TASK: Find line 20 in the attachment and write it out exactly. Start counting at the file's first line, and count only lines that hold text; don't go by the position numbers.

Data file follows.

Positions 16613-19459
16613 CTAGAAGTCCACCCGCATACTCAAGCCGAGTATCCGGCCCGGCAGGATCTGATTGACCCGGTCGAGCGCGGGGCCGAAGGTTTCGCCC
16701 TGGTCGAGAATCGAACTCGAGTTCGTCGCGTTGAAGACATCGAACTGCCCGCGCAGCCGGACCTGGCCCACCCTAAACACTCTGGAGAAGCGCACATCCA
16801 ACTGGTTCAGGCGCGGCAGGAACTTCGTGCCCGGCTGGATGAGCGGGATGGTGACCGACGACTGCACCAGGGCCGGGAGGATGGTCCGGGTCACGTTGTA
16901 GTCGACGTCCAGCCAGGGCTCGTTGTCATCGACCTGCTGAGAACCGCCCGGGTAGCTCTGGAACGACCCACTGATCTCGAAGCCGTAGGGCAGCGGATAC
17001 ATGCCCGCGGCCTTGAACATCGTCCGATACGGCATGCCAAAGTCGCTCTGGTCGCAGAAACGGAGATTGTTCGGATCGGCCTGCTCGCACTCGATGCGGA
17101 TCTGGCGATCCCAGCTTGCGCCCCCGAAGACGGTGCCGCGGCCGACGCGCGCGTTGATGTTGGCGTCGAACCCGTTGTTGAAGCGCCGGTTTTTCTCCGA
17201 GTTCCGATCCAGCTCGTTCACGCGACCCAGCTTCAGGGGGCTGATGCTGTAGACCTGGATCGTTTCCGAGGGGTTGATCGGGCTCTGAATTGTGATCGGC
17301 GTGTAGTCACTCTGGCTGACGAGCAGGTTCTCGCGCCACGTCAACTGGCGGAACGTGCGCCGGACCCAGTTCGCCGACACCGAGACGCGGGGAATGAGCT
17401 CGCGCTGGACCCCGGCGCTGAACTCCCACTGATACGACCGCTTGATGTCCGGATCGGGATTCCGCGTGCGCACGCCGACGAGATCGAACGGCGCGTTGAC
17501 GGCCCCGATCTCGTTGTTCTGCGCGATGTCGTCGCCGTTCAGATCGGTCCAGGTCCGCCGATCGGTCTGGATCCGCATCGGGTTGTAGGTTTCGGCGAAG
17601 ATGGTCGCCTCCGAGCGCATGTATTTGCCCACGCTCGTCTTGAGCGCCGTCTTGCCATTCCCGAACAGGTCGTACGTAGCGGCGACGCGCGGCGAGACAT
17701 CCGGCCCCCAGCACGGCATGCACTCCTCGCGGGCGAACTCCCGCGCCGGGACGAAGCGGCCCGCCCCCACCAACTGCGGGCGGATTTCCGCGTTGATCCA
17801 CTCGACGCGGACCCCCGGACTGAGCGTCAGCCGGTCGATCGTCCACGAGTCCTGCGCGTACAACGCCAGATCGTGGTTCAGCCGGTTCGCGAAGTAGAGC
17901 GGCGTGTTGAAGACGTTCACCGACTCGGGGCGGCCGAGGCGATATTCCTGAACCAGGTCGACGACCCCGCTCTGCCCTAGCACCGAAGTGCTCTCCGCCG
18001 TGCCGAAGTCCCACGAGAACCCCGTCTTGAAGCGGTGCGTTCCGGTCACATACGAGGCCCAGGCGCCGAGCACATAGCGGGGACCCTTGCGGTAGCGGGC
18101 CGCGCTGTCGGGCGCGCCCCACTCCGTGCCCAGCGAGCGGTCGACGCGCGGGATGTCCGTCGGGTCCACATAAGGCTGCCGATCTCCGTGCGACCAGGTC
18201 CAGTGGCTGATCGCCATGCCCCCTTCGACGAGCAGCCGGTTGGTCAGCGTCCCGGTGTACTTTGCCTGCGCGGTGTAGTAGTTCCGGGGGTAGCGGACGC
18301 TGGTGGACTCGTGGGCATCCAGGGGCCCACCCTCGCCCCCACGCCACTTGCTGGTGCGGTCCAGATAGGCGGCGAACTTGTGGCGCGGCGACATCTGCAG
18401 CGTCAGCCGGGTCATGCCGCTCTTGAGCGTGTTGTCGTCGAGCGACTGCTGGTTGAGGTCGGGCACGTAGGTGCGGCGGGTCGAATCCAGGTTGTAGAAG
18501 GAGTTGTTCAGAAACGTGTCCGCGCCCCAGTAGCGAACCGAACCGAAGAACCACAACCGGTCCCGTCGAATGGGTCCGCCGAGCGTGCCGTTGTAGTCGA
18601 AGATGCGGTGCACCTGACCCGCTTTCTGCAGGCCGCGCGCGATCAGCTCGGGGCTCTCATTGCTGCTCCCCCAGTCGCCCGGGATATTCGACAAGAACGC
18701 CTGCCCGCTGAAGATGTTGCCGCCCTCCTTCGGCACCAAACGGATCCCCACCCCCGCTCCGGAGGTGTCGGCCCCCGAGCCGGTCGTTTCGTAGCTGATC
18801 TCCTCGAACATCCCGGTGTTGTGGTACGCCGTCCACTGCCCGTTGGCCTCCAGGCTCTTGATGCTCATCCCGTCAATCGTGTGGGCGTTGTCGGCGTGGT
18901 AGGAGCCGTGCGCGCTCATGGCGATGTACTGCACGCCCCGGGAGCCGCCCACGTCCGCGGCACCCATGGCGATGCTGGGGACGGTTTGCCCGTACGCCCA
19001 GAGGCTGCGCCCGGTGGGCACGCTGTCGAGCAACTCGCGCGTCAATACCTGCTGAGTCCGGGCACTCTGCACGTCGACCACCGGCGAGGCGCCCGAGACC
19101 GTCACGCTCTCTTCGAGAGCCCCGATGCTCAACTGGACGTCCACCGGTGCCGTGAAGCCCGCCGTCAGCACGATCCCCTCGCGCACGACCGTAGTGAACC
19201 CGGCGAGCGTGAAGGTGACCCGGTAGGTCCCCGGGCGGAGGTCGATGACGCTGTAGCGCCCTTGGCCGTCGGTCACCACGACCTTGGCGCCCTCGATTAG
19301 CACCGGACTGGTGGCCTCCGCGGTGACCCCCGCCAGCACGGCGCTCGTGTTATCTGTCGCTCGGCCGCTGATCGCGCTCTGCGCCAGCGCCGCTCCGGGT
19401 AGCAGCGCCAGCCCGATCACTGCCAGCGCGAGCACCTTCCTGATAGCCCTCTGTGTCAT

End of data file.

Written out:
18401 CGTCAGCCGGGTCATGCCGCTCTTGAGCGTGTTGTCGTCGAGCGACTGCTGGTTGAGGTCGGGCACGTAGGTGCGGCGGGTCGAATCCAGGTTGTAGAAG